ACA testified against the Washington bill earlier this year, saying the measure could “serve as a terrible precedent for other U.S., foreign and international authorities to follow.”

“The legislation is on a fairly fast track and ACA, its member companies, and its Pacific Northwest Paint Council are working hard to turn this around by bringing the real facts into the legislative discussion, including studies by Washington's own Department of Ecology showing that existing levels of copper in Washington waters have no adverse impact on aquatic life,” ACA said in a statement.

ACA has released no statement on the California measure.

Alternative R&D

Whatever the fate of these two bills, copper-based antifoulings are likely to continue to draw increasing scrutiny, criticism and research.

Alarmed by high copper levels in San Diego Bay, the Port of San Diego is investing up to $500,000 in research designed to develop non-toxic alternatives to copper-based hull coatings.

The Board of Port Commissioners agreed in October to spend $265,000 for three research projects with the goal of phasing out copper-based coatings in the bay. It also set aside $235,000 for additional hull paint research.

The port, marinas and other parties are under orders from a state agency to clean up copper contamination in San Diego Bay's Shelter Island Yacht Basin.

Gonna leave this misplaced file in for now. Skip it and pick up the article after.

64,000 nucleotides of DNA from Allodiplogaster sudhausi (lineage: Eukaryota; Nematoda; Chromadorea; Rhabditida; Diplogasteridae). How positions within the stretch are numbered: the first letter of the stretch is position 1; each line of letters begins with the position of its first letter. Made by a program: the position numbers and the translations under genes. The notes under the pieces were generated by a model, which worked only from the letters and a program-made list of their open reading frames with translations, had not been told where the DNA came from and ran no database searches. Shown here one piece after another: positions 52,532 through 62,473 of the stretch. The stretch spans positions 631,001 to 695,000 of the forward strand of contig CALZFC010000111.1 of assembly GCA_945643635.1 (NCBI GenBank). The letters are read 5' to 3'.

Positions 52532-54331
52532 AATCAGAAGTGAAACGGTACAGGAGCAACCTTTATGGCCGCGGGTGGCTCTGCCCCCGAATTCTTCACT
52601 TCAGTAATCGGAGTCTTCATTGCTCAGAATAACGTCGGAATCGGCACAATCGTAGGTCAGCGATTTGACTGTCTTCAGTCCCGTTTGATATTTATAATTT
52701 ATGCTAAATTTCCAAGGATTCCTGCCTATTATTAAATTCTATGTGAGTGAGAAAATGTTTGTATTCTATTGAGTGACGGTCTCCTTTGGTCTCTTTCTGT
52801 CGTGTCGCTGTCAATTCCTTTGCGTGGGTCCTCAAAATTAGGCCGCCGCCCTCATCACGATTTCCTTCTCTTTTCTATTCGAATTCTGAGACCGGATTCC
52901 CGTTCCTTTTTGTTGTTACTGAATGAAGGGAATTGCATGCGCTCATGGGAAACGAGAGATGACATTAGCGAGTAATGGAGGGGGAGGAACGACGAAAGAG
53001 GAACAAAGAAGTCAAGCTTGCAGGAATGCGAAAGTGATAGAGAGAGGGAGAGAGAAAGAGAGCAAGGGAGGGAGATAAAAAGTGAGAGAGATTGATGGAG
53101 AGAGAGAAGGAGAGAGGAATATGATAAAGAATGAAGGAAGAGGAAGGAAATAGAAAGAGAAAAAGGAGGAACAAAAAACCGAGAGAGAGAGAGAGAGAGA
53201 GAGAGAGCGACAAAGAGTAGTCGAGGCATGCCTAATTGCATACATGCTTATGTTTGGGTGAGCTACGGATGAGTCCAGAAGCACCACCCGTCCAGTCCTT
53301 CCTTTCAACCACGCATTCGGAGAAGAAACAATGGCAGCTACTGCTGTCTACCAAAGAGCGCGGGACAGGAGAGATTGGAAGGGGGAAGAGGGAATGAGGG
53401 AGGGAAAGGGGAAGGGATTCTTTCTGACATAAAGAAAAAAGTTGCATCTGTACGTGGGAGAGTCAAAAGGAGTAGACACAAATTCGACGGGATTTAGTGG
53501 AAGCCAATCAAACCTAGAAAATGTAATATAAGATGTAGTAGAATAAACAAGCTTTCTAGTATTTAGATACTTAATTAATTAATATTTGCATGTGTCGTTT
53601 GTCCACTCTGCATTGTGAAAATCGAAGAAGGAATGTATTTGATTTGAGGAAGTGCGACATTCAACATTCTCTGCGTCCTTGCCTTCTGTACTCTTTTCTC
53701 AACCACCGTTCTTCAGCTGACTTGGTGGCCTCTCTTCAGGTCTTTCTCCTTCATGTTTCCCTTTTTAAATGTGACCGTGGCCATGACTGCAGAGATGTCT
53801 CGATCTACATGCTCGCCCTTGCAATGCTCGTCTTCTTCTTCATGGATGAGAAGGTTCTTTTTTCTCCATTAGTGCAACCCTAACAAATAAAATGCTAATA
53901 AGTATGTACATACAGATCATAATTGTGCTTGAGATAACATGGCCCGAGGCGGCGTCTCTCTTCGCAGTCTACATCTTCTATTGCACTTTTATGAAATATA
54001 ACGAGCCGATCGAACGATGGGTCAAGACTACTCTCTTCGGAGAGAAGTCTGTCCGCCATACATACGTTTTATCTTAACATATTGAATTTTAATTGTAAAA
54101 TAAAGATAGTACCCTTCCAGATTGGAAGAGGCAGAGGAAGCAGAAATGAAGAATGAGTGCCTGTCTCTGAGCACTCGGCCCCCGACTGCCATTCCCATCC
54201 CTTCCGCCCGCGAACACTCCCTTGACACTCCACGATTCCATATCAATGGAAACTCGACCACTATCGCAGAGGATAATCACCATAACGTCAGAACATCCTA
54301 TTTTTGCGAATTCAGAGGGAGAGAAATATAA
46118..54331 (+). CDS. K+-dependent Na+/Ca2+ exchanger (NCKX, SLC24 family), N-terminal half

Tagged categories: American Coatings Association (ACA); Antifoulants; Coatings manufacturers; Copper; Green coatings; Marine; Marine Coatings

Comment from Karl Judt, (6/10/2011, 9:37 AM)

Banning copper-based anti-fouling paints before other equal substitutes are available is a bad precedent to set especially if it later involves military and commercial vessels.The majority of these vessels will probably have their preservation work done in other areas of the country and overseas.This is a job-killing bill and another example of putting the cart before the horse.

Comment from jesse chasteen, (6/10/2011, 5:19 PM)

I agree Karl..the data to support seems to hidden somewhere..what is the exact amount of copper leached from a vessel that, as is the case for the majority, that sets tied to a dock and is only affected by tidal changes?? In San Diego it would be my educated guess that the copper that they measure comes from many years of multiple ship/yacht repair yards not using best practice in regards to fugitive emissions making their way to the bay...seems that the politicos are a bit overboard and below the waterline again..

Comment from Dennis Kline, (6/13/2011, 9:25 AM)

Karl/Jessie Good to hear you both and i couldn't agree with you more. Guess i had better finish up my current project!

Comment from Michael A. Champ, (6/15/2011, 10:07 AM)

This proposed regulatory action to ban copper based antifouling marine coatings and the subsequent predicted chain of regulatory events is similar in start up to what happened to TBT, see: Champ, Michael A. 2000. A Review of Organotin Regulatory Strategies: Pending Actions, Related Costs and Benefits. Science and the Total Environment. Vol. 258(1):21-71. Champ, Michael A. 2003. Economic Impacts on Ports and Harbors from the Convention to Ban Harmful Marine Antifouling Systems. Marine Pollution Bulletin. Vol. 56(2003) 932-937.